So far, the organization has raised approximately $2.5 million, and that was enough to move ahead with construction. The UCF House is scheduled to open in the fall of 2017 and is expected to serve more than 200 families a year.
Downtown office tower up for auction
One of the office towers planned during the Schaefer era at 7 St. Paul Street is scheduled to be sold in a foreclosure sale at 11 a.m. on Feb. 9 on the steps of the Clarence Mitchell Jr. Courthouse. The 19-story tower that replaced the old Union Trust headquarters contains about 377,000 square feet of space. Alex Cooper Auctioneers is handling the sale.
Ceremony Coffee coming to Harbor Point
A branch of Ceremony Coffee is opening at Harbor Point, and it will allowed to serve alcohol. Baltimore’s liquor board approved a request from applicants Vincent Iottesta Jr. and Erissa Mann, trading as CP Limited, to open a restaurant with a liquor license at 1312 Point Street, at the base of the Exelon Tower, as long as they can show they are making a capital investment of least $500,000 and will seat at least 75 people.
This will be the third Ceremony Coffee location. The company also has locations in Annapolis and at 520 Park Avenue in Baltimore. Schamu, Machowski + Patterson is the architect for the Harbor Point project.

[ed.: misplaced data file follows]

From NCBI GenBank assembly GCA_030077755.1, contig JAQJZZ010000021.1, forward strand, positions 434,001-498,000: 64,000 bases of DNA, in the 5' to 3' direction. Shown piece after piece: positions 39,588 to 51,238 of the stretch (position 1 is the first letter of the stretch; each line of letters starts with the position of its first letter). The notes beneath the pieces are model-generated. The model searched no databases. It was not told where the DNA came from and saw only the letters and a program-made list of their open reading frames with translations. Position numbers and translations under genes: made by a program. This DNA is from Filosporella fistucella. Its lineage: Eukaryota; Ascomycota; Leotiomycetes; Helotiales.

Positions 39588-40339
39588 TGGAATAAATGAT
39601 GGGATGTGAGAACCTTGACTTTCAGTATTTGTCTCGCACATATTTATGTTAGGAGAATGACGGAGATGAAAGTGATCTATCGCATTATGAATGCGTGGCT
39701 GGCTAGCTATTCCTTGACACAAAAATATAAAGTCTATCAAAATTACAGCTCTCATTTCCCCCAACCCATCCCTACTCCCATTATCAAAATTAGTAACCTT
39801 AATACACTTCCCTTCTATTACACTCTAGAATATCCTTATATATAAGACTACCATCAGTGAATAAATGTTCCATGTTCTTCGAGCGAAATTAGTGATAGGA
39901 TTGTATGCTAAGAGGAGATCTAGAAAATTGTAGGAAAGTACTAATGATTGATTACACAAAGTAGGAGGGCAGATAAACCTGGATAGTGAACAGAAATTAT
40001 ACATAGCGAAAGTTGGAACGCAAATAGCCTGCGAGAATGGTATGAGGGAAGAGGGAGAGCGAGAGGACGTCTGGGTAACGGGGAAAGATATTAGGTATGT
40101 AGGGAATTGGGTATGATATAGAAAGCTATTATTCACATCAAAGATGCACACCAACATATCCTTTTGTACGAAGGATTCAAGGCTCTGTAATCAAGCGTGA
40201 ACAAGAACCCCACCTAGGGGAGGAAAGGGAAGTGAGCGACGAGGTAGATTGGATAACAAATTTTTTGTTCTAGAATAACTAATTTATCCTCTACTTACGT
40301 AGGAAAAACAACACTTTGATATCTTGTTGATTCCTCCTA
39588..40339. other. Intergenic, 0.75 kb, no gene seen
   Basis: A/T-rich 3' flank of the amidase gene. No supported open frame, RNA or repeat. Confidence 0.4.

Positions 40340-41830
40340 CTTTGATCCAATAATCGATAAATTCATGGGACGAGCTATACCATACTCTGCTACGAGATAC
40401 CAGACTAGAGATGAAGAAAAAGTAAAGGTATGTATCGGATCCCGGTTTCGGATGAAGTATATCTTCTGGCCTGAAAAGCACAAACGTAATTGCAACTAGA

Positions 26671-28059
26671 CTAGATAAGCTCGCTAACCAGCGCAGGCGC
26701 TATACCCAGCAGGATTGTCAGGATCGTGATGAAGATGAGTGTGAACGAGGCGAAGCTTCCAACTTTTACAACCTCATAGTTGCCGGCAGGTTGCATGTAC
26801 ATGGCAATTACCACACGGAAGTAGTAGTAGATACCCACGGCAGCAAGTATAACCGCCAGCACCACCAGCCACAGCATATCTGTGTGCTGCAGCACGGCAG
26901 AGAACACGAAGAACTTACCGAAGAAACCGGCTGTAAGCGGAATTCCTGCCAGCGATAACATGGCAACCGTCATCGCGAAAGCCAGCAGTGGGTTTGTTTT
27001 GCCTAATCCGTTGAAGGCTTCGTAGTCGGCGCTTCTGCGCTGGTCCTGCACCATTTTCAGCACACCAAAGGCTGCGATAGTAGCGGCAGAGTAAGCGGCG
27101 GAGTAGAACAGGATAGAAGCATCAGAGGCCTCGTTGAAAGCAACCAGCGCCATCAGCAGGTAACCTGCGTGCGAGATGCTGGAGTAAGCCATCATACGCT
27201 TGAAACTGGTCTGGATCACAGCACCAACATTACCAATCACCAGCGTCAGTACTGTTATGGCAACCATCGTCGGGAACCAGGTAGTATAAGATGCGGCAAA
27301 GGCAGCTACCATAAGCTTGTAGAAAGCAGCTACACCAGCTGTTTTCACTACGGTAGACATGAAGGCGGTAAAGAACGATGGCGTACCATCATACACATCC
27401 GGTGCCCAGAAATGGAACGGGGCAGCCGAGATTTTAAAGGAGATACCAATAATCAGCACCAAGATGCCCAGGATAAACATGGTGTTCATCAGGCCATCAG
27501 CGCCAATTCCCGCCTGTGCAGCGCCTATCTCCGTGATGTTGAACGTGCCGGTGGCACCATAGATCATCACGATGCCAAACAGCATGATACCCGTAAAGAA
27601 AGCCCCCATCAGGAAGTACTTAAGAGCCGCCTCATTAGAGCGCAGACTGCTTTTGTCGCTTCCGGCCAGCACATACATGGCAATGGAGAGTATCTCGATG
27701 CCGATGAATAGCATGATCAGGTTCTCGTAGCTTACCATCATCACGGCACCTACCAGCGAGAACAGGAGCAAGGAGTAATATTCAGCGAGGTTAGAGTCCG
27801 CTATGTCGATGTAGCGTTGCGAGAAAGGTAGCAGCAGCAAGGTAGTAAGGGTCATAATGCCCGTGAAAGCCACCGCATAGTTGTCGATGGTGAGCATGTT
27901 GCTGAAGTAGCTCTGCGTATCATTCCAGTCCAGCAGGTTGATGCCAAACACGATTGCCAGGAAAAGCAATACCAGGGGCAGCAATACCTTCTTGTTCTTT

Samantha Juengel becomes sole owner of Golden West Café in Hampden
Samantha Juengel has become the sole owner of Golden West Café at 1105 W. 36th Street in Hampden. She told Baltimore’s liquor board last week that she has bought out her partner in the restaurant and wants to keep operating the business by herself. The liquor board approved her request to modify the liquor permit to reflect that she is the sole owner.
Hampden’s Arthouse transfers liquor license
The Arthouse, a pizza bar and art gallery that has controlled two properties in Hampden, is consolidating to one spot. Baltimore’s liquor board approved a request from operators Joan Dolina and Randy Shayotovich to transfer their liquor license from 3626A Falls Road to 1115 W. 36th Street.
The Cove at Citron opens
The Cove at Citron, a private events venue and party space, has opened next to Citron Restaurant and Bar at 2605 Quarry Lake Drive in Baltimore County. Both are ventures of longtime caterer and event planner Charles Levine.
Demolition begins on former Bradford Federal building
Demolition has begun on the former Bradford Federal Savings and Loan building at York Road and Regester Avenue in Rodgers Force. The building is being torn down to make way for a branch of Starbucks.
Mayor Catherine Pugh not certain if she will join the National Aquarium’s board
The National Aquarium reserves a seat on its board of directors for the mayor of Baltimore or one of the mayor’s representatives. Former Mayor Stephanie Rawlings-Blake was on the board.
Asked at an aquarium event last week if she will join the board, Pugh indicated she has not decided. The mayor said she wants the mayoral position to be filled by someone who will go to the aquarium’s meetings and be an active board member. Noting that the aquarium is a key engine of economic development for the city, she indicated she may ask one of the city’s economic development officials to serve on the board if she doesn’t.